My last nights in the Uilgar filled community have left me running for the hills, literally. After heading back into the desert town of Urumqi, i found my self in the center of a 100 year racial and cultural battle. The underlying tension in these towns is so thick you could cut it with a knife, and that is exactly what almost happened. The Uilgar people have been experiencing a slow, but steady cultural wipe out, with the central government of china at the helm. To them i am simply the "Han" face that represented every independent offense they had experienced throughout the last century. As five Uilgar men approached me in a nearly empty restaurant, i could feel the conflict brew to a boiling point. The table behind me (full of Han men) stood up and joined the fight on my behalf. Uilgar men are known for carrying large knifes, yet in my mind i was thinking of this, i was tired of being scapegoated for every Han offense. In the end things settled with little more than mere words, yet for a brief moment i felt the true essence of modern life on the silk road. Its a place of conflicting worlds, as it has been for the last 2000 years, and thus a place of constant struggle.

Now (many bus hours later) I'm in the tiny town of Xia He on the eastern side of Tibet. The town, which holds the largest running Buddhist monastery in China, is nestled between

impressive snow capped mountains and a large yellow river. I am surrounded by Monks in red robes, constantly turning the prayer wheels. The smell of yak butter tea rises from every building (a nice change from cooking sheep).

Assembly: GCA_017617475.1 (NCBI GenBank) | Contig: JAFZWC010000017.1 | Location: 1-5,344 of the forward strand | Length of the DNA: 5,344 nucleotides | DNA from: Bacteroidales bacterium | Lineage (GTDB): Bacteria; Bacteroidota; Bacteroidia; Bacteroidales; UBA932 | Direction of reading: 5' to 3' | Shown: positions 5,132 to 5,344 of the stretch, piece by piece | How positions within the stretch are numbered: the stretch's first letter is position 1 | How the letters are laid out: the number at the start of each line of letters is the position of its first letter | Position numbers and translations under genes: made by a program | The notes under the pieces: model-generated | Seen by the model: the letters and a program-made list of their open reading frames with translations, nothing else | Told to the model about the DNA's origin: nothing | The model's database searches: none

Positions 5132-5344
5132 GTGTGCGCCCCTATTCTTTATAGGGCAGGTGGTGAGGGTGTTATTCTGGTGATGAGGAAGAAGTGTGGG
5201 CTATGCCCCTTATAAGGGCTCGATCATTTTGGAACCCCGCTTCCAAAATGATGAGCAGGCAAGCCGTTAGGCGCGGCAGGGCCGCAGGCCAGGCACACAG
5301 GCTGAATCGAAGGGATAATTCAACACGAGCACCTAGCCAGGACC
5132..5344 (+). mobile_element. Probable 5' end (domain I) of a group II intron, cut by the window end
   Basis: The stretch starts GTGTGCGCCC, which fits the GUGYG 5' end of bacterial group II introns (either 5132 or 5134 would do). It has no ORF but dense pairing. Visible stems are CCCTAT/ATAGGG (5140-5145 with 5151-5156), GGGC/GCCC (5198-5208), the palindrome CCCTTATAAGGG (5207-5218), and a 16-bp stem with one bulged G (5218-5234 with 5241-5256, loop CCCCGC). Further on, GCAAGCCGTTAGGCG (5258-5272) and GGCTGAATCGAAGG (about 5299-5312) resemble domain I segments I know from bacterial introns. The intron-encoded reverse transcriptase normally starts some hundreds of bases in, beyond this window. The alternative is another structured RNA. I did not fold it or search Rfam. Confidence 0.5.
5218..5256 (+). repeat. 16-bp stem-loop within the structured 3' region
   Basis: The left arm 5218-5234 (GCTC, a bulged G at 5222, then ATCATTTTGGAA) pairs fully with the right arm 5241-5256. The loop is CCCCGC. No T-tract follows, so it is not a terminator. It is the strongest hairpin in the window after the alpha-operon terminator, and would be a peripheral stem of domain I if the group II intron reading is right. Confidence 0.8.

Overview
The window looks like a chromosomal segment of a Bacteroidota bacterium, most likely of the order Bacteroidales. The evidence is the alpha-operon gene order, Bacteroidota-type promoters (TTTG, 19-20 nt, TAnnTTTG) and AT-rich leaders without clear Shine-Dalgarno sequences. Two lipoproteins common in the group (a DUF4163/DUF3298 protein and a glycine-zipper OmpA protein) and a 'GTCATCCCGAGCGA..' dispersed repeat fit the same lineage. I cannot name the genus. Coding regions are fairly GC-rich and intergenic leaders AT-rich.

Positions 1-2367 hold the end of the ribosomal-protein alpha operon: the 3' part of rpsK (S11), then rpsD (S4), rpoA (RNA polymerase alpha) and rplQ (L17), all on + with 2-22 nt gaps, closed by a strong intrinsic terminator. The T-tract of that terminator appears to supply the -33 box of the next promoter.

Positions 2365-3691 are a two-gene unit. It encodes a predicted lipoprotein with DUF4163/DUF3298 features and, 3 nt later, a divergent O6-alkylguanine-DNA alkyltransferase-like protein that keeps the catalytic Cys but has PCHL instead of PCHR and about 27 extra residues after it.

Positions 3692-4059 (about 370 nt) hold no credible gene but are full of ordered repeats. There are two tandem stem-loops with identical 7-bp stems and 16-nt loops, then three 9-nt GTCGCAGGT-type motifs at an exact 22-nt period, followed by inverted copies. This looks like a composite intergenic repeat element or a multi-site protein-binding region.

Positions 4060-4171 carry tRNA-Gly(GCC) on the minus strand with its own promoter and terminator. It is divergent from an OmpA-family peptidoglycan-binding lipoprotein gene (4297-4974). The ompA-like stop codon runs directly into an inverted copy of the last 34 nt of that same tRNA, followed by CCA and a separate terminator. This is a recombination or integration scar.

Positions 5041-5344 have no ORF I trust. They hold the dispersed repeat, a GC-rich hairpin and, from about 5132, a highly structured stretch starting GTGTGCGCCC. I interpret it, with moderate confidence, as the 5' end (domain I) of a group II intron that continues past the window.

Tomorrow i will go try to catch the monks in their daily debates, it should be fantastic! From here i will continue to head south towards kunming. On this long journey Ive found myself in moments of doubt, this is definitely my hardest trip yet seeing as i am totally alone in a somewhat inhospitable land. But your messages of support have seriously given me renewed energy at almost every juncture. Please keep them coming, even if i don't respond (the Internet is really slow here and its hard to send messages).

Hello all! Thanks so much for all the great emails, it means a lot to hear from you! As i sat outside the great prayer hall of the snowy Laprong monastery, monks passed by shivering in their robes yet still sending warm smiles my way. One by one a group of red robes formed around me, curious to the language with which i was writing in my journal.

We sat in the snow and talked in Chinese for quite some time, taking pictures of each other and talking about the world. When i said "this was the most beautiful place i had seen in china", one of the monks quickly replied "this is not china, this is Tibet". Suddenly a bell rang and they all started to move towards one of the prayer halls, i followed...